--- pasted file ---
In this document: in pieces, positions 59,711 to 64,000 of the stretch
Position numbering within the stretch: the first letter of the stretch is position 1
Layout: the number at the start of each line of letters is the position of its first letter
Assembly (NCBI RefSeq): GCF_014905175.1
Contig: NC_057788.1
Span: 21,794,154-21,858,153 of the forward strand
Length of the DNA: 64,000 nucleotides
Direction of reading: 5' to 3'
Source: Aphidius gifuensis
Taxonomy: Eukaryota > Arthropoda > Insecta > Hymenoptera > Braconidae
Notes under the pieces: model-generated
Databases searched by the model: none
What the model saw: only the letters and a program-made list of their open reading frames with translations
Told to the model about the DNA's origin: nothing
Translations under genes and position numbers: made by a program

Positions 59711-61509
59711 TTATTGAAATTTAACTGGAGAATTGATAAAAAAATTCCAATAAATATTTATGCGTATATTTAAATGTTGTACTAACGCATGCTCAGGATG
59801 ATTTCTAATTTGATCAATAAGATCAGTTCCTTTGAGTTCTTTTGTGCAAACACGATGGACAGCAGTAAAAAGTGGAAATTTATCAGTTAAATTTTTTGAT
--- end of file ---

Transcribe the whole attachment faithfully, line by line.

In this document: in pieces, positions 59,711 to 64,000 of the stretch
Position numbering within the stretch: the first letter of the stretch is position 1
Layout: the number at the start of each line of letters is the position of its first letter
Assembly (NCBI RefSeq): GCF_014905175.1
Contig: NC_057788.1
Span: 21,794,154-21,858,153 of the forward strand
Length of the DNA: 64,000 nucleotides
Direction of reading: 5' to 3'
Source: Aphidius gifuensis
Taxonomy: Eukaryota > Arthropoda > Insecta > Hymenoptera > Braconidae
Notes under the pieces: model-generated
Databases searched by the model: none
What the model saw: only the letters and a program-made list of their open reading frames with translations
Told to the model about the DNA's origin: nothing
Translations under genes and position numbers: made by a program

Positions 59711-61509
59711 TTATTGAAATTTAACTGGAGAATTGATAAAAAAATTCCAATAAATATTTATGCGTATATTTAAATGTTGTACTAACGCATGCTCAGGATG
59801 ATTTCTAATTTGATCAATAAGATCAGTTCCTTTGAGTTCTTTTGTGCAAACACGATGGACAGCAGTAAAAAGTGGAAATTTATCAGTTAAATTTTTTGAT